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The Puppy Rescue Mission

The Puppy Rescue Mission assists our brave soldiers and the dogs they have met and fallen in love with while serving in Afghanistan, via vetting and assisting with transporting the canine companion back to the United States. These dogs are those saved from war-infiltrated areas that were lucky enough to form an unbreakable bond with their soldier. The military men and women want so badly to bring their faithful friend home, but the expense of transporting them safely to the U.S. often proves difficult. This is where The Puppy Rescue Mission comes in. Their primary goal is to provide assistance to bring home the companions of our soldiers serving in war zones.

The Puppy Rescue Mission (TPRM) was created in April 2010 by Northern Maine native, Anna Cannan, who is also their President. TPRM was founded after Anna’s fiancé Chris, who was stationed in Afghanistan, had an incident with a suicide bomber that came into his camp during the middle of the night. Several dogs on base were startled and immediately started barking and chased the terrorist, who was then startled and prematurely ignited his bomb before ever making it to the soldiers sleeping quarters. More than 50 human lives were saved, with only a few receiving injuries from the blast. Unfortunately, one courageous dog named Sasha lost her life to save so many of our U.S. soldiers. Sasha was laid to rest as a true hero at the very same post she defended.

TPRM1A bond quickly formed between the soldiers and the dogs at the base and soon everyone began to worry about what would happen to these animals once they left. Soldiers in Afghanistan tell us that animals in Afghanistan are treated like trash, used for target practice, blown up, run over and used in fights. Anna and the troops couldn’t bear the thought of leaving them there defenseless and to fend for themselves. For this reason, The Puppy Rescue Mission was created. Anna states, “No soldier should ever be faced with the decision of leaving a beloved animal in Afghanistan. If there is a way to get the animal back to the soldier’s home the mission of TPRM simply has to continue.”

While Anna, along with her board members and numerous volunteers, know there is an abundance of homeless animals in the United States who need homes, they want people to understand their passion behind bringing the third-world pups to the States. “It’s important to realize that these aren’t just stray dogs, these are soldiers’ dogs, man’s best friend. The least we can do is help them bring their companions home after all they do for our country.”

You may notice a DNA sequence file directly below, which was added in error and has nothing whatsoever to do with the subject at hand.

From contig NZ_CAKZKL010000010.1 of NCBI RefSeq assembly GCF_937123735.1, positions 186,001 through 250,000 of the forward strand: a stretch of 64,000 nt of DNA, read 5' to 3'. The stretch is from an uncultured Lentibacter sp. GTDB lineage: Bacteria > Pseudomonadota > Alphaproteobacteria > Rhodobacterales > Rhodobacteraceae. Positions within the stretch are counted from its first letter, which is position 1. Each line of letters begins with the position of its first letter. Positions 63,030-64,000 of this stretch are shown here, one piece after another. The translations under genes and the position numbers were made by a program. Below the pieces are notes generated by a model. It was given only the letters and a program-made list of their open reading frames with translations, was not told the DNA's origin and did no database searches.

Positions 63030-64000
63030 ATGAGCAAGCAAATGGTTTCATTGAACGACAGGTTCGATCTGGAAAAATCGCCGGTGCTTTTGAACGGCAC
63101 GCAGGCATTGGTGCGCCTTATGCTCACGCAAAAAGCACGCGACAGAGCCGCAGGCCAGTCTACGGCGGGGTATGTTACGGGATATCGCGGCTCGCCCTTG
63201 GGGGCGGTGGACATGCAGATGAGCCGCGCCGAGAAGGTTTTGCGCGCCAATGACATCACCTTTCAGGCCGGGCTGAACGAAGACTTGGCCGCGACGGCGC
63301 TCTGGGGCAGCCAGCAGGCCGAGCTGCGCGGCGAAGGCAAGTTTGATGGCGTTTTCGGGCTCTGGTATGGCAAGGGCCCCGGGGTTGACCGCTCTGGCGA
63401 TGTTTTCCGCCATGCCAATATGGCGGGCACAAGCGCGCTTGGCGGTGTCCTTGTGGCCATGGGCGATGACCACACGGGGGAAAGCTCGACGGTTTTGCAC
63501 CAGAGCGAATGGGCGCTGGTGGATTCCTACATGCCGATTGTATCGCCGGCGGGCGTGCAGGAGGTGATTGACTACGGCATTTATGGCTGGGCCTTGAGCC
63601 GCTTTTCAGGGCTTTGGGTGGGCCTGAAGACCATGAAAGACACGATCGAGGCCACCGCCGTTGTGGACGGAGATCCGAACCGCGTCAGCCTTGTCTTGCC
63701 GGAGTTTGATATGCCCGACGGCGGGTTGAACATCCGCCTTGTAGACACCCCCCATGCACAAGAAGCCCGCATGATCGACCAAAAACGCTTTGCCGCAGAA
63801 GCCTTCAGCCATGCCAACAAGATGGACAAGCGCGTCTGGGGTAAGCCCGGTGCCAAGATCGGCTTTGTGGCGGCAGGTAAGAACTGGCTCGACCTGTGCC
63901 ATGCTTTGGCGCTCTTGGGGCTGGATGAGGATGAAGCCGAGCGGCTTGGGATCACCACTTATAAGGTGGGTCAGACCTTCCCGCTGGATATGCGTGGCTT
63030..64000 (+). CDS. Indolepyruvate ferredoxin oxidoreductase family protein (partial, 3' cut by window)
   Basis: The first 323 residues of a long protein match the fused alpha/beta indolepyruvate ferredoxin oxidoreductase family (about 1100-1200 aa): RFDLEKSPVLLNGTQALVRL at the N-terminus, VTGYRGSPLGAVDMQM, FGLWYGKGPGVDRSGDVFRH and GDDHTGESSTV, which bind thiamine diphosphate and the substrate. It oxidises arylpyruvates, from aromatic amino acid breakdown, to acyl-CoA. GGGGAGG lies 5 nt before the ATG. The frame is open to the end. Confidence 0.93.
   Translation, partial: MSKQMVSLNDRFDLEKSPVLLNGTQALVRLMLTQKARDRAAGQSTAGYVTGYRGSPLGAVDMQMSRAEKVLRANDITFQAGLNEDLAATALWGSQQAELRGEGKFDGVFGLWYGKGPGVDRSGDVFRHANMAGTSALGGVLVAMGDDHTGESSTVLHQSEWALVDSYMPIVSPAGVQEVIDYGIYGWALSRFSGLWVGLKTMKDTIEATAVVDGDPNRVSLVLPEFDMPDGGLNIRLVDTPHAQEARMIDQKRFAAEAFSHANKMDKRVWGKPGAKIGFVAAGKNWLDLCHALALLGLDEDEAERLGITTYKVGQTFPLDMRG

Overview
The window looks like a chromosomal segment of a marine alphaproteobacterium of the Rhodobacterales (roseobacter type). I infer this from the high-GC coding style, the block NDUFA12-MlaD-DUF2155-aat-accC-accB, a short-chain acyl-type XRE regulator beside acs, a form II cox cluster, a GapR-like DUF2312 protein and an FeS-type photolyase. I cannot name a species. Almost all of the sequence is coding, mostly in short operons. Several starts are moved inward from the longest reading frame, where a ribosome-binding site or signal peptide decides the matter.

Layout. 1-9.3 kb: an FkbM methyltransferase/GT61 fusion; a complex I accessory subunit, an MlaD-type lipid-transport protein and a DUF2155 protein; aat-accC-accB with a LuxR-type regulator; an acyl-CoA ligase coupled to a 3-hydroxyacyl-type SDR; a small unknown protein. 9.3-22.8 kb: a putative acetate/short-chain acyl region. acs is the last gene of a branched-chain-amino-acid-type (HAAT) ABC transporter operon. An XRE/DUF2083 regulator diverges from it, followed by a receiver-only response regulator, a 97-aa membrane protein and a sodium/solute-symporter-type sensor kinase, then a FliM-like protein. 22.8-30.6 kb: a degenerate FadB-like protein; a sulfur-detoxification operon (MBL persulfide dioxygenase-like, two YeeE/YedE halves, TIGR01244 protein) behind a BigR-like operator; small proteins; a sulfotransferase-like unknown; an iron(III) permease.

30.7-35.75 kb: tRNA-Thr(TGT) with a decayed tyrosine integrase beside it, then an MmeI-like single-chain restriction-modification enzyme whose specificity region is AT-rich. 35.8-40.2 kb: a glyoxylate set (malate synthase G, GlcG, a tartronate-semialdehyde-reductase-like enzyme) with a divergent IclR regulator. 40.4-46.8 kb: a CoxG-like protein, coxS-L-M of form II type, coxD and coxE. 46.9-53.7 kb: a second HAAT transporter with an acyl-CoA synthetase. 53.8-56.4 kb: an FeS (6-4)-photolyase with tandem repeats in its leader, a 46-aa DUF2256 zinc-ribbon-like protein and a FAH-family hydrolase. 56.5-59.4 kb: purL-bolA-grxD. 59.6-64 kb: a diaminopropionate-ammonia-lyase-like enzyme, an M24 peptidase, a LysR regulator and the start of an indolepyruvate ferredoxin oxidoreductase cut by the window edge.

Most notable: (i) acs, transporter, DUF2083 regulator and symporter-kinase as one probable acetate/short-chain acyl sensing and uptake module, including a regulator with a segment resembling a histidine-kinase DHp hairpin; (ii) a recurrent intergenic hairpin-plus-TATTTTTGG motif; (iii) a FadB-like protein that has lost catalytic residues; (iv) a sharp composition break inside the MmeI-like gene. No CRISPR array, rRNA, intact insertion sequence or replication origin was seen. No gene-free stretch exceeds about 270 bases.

The compassionate men and women in our U.S. military who seek assistance from TPRM not only help the dogs, but the favor is returned tenfold by their faithful companions who provide the soldiers with comfort and the ability to feel like the world is okay. Dogs seem to have the ability to help us relax whenever we’re in their presence. Somehow everything seems to feel right when we get to spend time with our loving companions. Even though a soldier’s daily routine is so different than ours, they get the same warm feeling as we all do when their dog is waiting for them at the end of the day. Imagine being in another country where nothing looks, smells, or feels familiar. Add a warm, furry, tail-wagging friend to that situation and there instantly is a sense of home, calm, and familiarity.

TPRM2The dogs, which can range from days to years old, are often found living in terrifying situations with gunfire raining over their heads. We’ve all watched news videos showing the hostile situations humans must live through in war-torn countries and most of those areas have animals living in them that we do not see; but our soldiers certainly see them. While our war heroes save many lives on top of protecting each other and defending our freedom, they also see the animals who need help.

Transportation costs to move a soldier’s pet safely to the United States are extremely high due to the great distance involved and the many steps required. Unfortunately, in February of 2011, costs to transport just one adult dog from Afghanistan totaled four thousand dollars! Buying kennels, vetting the animals, spaying and neutering, boarding at the various stops as well as the many flights needed, all makes the cost rise quickly. The soldiers pay a portion and TPRM raises money through fundraising events and donations to pay for the rest.

To help The Puppy Rescue Mission save and transport even more deserving pets who are currently helping their solider guardians protect our country, please visit their website at www.thepuppyrescuemission.org. This non-profit will continue to exist until every last soldier and his dog has arrived home safely. The people behind this fantastic organization believe that “Returning from a mission to be greeted by warm fuzzy kisses can heal the deepest wounds.” This is something that all dog lovers understand.

We should not let the bond between a soldier and his/her dog be broken after everything they’ve done for each other and for us. No one wants to see a loved one sent into a place of despair and combat, how could we ask our troops to leave their furry friend in one? Please join LIFE+DOG in supporting this worthy cause by sending monetary donations, telling your friends and your networks, and joining The Puppy Rescue Mission’s network online.

—Kate Smargiasso

Be Passionate. Be Proactive. Spay + Neuter.

The Puppy Rescue Mission received the most reader nominations in our 2011 In The Community reader nominations poll. Through July 15, you can nominate your favorite animal welfare group during the 2012 nominations.

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